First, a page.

Doctrine can always lead us to deeper worship. For that reason, I appreciate Erin Benziger’s blog entry on Do Not Be Surprised, Consequences of the Cross: Propitiation.

Writing for Satisfaction Through Christ, Lisa Morris asks the rhetorical question, Why Do We Study Everything But the Bible for Bible Study? Not only does Lisa answer this question, but she  encourages women to open their Bibles and study them directly before picking up Bible Study books (or blogs). After you do some study on your own, however, you might augment your  study by visiting her personal blog, Conforming to the Truth.

If you’re married or engaged, you’ll find Michelle Lesley’s article, 9 Ways NOT to Fight with Your Husband helpful. And possibly encouraging. I logged on to it with fear and trembling, fully expecting to be convicted, but (much to my surprise) found only one area where I consistently sin. Perhaps the Lord will pleasantly surprise you also.

John and I love our church history class in Adult Sunday School. It has definitely clarified a lot of matters that have puzzled me. So I appreciate Jon Payne’s post for Ligonier, Why Study Church History? Payne makes a compelling case for knowing the successes and, yes, the mistakes of our predecessors.

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Faulty Measurements


Leonardo da Vinci  Self Portrait

My first semester as a college freshman consisted of a Latin class and four inter-related classes (called a Colloquium) on the Renaissance. Within this Colloquium, my classmates and I took Political Science, English Literature, Art History and Philosophy. Our Philosophy class also served as a sort of “home base” where we synthesized the four disciplines. Early on, the Philosophy professor taught that the cornerstone of Renaissance thought hearkened back to an ancient Greek philosopher, Protagoras, who said “Man is the measure of all things.”

This revival of viewing man, rather than God, as the focal point of life has continued, in varying degrees, to permeate Western Civilization since the Renaissance. It seems to me that the idea enjoys a present resurgence in our postmodern culture. The current twist to this ancient maxim presents personal experience, as opposed to objective fact, as the means of determining “truth.” Hence the familiar saying, “What’s true for you may not be true for me.”

That subjective measuring rod frequently offers non-Christians a convenient buffer against the Gospel’s authority. If they can discount Jesus’ claim of being Truth Himself (John 14:6), they can dismiss His right to command their obedience. They essentially declare themselves as lords over their own lives (while rarely using that terminology, of course). Like Protagoras, and the Renaissance scholars who dredged him up, they reject Him as Lord in deference to their own self will.

The Christian response, however, must stand firm against man-centered philosophy. We have the responsibility to firmly stand for the truth of God’s Word, which has always contradicted humanistic thought. Paul’s charge to Timothy applies to all Christians since we each bear the responsibility to proclaim the Gospel.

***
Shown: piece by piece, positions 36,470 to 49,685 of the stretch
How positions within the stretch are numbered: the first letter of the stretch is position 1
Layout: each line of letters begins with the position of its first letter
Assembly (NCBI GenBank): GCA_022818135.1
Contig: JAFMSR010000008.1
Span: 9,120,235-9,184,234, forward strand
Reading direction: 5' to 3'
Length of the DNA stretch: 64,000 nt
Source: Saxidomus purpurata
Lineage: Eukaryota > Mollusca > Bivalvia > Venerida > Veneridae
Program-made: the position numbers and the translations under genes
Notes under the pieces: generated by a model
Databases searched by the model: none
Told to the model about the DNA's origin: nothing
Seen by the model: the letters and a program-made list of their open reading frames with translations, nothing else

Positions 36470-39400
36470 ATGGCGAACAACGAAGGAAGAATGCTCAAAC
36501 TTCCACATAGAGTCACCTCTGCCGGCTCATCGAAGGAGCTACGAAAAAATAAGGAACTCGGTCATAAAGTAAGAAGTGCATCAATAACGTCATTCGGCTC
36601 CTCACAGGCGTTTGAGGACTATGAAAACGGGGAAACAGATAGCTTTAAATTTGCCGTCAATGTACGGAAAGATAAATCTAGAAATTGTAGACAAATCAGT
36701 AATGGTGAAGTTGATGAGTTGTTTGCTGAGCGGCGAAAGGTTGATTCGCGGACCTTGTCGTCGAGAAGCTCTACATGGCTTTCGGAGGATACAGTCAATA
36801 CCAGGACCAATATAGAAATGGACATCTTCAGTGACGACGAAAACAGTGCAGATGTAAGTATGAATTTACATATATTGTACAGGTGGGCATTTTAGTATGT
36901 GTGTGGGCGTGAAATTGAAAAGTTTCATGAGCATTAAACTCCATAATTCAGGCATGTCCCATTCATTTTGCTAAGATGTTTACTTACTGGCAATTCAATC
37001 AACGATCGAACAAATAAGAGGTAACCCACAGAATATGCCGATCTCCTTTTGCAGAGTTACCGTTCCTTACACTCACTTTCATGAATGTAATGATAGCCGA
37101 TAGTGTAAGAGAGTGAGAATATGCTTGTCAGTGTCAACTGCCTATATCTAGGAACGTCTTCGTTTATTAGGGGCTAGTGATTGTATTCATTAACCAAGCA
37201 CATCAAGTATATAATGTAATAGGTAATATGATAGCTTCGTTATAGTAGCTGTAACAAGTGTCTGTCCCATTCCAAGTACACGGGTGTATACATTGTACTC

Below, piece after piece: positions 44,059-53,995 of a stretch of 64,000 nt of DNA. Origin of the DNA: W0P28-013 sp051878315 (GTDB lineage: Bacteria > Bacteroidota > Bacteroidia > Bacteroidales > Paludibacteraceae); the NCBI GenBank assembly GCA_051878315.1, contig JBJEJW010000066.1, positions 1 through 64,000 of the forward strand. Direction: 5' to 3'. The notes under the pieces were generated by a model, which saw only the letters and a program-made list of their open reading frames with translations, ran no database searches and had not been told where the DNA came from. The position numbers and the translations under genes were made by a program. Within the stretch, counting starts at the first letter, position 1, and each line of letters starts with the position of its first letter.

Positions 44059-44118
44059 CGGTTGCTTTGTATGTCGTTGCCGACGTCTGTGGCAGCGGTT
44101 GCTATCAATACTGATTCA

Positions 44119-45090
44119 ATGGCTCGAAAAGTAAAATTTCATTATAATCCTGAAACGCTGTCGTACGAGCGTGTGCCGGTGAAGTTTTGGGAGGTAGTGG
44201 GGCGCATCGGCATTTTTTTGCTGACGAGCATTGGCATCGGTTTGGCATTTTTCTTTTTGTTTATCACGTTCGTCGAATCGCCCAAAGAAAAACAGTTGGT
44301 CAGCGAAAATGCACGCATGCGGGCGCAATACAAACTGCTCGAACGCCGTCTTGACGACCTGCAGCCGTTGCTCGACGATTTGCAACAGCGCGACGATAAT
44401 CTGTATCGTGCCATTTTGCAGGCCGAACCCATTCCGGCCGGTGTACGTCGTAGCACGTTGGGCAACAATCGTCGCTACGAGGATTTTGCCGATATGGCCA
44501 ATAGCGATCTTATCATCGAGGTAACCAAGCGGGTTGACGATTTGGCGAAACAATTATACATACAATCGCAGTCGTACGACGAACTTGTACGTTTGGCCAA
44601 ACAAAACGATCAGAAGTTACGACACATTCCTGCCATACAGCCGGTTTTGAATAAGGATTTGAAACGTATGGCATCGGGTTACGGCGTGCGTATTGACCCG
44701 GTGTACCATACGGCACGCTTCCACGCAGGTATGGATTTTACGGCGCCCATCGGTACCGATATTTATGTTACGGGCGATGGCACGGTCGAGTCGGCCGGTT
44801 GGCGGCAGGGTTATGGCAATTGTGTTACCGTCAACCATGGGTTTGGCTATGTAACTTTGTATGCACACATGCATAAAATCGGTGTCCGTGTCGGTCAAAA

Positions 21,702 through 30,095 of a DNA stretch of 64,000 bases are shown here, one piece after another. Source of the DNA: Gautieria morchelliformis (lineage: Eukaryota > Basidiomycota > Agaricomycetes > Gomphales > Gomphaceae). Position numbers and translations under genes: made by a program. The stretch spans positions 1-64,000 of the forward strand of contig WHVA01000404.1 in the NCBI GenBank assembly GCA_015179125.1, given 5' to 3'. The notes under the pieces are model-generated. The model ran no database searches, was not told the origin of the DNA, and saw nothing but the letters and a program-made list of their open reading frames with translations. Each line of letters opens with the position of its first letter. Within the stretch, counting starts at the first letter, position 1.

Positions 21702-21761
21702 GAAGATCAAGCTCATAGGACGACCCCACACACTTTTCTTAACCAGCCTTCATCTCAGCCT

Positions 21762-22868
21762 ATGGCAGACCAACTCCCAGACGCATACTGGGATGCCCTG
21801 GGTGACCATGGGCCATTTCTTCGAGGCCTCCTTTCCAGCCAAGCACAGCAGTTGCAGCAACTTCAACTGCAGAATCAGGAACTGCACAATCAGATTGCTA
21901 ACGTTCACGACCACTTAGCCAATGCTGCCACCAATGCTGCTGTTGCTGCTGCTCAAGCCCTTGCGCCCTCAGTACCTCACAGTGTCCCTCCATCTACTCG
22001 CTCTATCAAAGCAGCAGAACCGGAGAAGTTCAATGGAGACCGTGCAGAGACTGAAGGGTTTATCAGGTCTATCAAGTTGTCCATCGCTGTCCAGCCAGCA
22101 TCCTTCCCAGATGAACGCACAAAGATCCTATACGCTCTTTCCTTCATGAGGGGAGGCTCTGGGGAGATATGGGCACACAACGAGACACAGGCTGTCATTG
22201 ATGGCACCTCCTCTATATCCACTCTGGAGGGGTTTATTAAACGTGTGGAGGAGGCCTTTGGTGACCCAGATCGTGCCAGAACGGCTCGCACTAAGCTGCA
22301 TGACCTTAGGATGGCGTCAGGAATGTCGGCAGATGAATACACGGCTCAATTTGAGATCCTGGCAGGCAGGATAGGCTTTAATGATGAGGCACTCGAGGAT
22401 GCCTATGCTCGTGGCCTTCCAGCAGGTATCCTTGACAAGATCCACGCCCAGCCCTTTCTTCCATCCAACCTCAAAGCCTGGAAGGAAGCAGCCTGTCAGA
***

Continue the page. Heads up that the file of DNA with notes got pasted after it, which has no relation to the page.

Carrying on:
I charge you in the presence of God and of Christ Jesus, who is to judge the living and the dead, and by his appearing and his kingdom: preach the word; be ready in season and out of season; reprove, rebuke, and exhort, with complete patience and teaching. For the time is coming when people will not endure sound teaching, but having itching ears they will accumulate for themselves teachers to suit their own passions, and will turn away from listening to the truth and wander off into myths. As for you, always be sober-minded, endure suffering, do the work of an evangelist, fulfill your ministry. ~~2 Timothy 4:1-5 (ESV)

As Bible-believing Christians, we understand that humanity has fallen because of sin. Every aspect of our being has been corrupted, taking us far away from the holy beings that reflect God’s holy standards. If we are the measure of all things, we surely deny the goodness of God’s creation. Obviously, our very sinfulness gives evidence to the fact that we must never flatter ourselves with the myth of Protagoras. We must reject such pride and humbly confess our desperate need for a Savior .

And we must boldly preach the truth that men and women need salvation from their inherent sinfulness. As I’ve said so often, the Good News of the Gospel begins with the bad news of our unrighteousness.

The Renaissance may have accomplished many wonderful things, and I will always love Italian Renaissance painting. But my love for Christ necessitates that I believe His Word…even when it is “out of season.” Only one Man, because He lived a sinless life, died in the place of sinners and rose from the dead, possesses the ability to be the Measure of all things. Please look to Him as your Standard.

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Inconsequential Disability

img_0501Clearly, Cerebral Palsy affects every area of my life to one degree or another. I don’t really care for that fact, but there you have it. I’ve accepted the reality that my disability shapes and controls how I live in such a variety of ways that I could most likely write an interesting blog exclusively on that topic. If we throw John’s Polio into the mix, maybe we could get a good book deal going.